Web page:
Outport: The Soul of Newfoundland.


154 pages
Contains Photos, Index
ISBN 978-1-897317-26-6
DDC 971.8'040222





Reviewed by R. Gordon Moyles

R. Gordon Moyles is professor emeritus of English at the University of
Alberta, co-author of Imperial Dreams and Colonial Realities: British
Views of Canada, 1880–1914, and author of The Salvation Army and the


When Candace Cochrane made her first trip to Newfoundland’s northern peninsula in 1967 to work for the Quebec–Labrador Foundation, she fell in love with the place and the people. For 13 years she nurtured that love by chronicling the lives of outport people, mainly those of the village of Conche—photographing them at work and play, in their boats and in their kitchens, and recording their words of wisdom, their reactions to weather, changing times, and community relationships.


The photos reproduced here are breathtakingly beautiful and emotionally poignant, from the amusing one of “Lizzie Byrne knitting on a skidoo” to the soulful portrait of “Darren Flynn and his father Foss” through to the many magnificent vistas such as “Small boat in White Bay.” They alone would have made this album eminently worthwhile. But, when accompanied, as they are, by the eloquent, sometimes poetic, comments of the people photographed, the experience is doubly enhanced: “I heard me grandmother say that when the first of our family came here, the French settlement was abandoned. They said it was too rough a cove for fishing out of. It just suited our people.” If, as Cochrane (and many others) believe, the “outport” is the “soul of Newfoundland,” then she has captured its essence as faithfully as anyone ever has.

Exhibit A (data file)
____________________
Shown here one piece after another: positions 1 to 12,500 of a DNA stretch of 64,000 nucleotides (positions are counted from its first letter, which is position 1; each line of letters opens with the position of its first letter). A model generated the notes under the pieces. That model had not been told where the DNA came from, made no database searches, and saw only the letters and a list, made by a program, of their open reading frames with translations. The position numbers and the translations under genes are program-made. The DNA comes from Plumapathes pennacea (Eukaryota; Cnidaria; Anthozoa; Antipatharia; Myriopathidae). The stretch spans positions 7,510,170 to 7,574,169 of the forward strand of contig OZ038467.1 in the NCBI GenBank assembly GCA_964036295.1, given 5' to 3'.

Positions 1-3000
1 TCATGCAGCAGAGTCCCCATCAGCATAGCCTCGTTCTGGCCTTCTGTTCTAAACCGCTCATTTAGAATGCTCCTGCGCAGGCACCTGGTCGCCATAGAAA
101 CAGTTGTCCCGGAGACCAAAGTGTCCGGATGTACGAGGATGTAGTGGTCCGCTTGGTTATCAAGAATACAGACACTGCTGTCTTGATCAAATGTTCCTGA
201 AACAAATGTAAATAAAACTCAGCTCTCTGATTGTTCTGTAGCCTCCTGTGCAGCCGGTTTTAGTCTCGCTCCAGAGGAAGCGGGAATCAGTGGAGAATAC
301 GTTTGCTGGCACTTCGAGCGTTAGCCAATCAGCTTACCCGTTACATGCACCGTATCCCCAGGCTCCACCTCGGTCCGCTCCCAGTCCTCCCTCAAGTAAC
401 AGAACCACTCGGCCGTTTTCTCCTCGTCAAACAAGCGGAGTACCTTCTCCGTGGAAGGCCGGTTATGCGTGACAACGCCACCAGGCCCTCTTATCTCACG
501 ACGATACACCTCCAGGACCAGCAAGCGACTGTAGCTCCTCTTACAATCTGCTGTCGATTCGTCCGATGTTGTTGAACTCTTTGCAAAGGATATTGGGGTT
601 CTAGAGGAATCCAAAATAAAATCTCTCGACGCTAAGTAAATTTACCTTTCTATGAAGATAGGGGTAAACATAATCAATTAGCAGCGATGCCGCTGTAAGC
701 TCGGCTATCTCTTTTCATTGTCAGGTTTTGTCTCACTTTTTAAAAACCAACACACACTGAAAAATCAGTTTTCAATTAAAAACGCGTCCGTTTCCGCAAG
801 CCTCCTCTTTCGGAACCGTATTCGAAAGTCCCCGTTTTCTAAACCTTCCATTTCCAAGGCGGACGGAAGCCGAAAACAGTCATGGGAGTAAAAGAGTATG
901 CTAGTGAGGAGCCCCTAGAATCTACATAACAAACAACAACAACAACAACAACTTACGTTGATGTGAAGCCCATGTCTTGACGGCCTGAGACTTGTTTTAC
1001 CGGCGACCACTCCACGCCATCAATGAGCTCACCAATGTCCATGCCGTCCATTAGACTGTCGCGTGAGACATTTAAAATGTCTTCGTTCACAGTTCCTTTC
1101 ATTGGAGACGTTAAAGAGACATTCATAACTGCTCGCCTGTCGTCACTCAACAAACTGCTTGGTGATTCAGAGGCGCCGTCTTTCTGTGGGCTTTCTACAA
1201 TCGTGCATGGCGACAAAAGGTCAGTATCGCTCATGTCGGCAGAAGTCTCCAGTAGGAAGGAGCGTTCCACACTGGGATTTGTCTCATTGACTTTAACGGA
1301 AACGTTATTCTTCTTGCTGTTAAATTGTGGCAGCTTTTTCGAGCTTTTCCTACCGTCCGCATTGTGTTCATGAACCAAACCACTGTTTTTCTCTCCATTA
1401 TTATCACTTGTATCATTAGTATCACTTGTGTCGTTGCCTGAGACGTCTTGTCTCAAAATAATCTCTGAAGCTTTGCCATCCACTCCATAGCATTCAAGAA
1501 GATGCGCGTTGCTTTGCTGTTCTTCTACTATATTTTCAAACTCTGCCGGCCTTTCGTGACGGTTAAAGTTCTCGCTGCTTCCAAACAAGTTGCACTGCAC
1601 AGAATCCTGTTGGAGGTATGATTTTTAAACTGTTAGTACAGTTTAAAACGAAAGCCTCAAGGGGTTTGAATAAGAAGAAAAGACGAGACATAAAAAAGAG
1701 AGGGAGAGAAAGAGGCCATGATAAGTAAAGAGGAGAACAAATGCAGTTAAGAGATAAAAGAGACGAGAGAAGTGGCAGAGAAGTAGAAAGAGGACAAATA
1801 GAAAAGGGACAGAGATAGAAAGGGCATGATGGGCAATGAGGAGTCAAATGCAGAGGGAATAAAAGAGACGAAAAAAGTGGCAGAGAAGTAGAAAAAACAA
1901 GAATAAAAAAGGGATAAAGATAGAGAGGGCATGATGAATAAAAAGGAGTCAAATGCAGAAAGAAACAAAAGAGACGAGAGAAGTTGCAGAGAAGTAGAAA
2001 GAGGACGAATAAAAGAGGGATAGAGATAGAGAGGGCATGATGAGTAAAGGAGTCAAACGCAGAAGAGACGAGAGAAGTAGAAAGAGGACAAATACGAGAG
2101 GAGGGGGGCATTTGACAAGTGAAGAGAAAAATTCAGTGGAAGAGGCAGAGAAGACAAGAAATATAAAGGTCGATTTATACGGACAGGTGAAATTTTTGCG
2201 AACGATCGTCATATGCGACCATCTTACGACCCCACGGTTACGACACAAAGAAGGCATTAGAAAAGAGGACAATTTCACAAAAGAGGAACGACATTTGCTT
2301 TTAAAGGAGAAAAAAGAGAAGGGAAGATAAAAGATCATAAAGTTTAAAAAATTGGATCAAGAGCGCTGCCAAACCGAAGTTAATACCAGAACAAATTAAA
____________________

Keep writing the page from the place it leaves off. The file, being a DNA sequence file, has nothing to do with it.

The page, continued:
Cochrane, Candace., “Outport: The Soul of Newfoundland.,” Canadian Book Review Annual Online, accessed April 24, 2024, https://cbra.library.utoronto.ca/items/show/28286.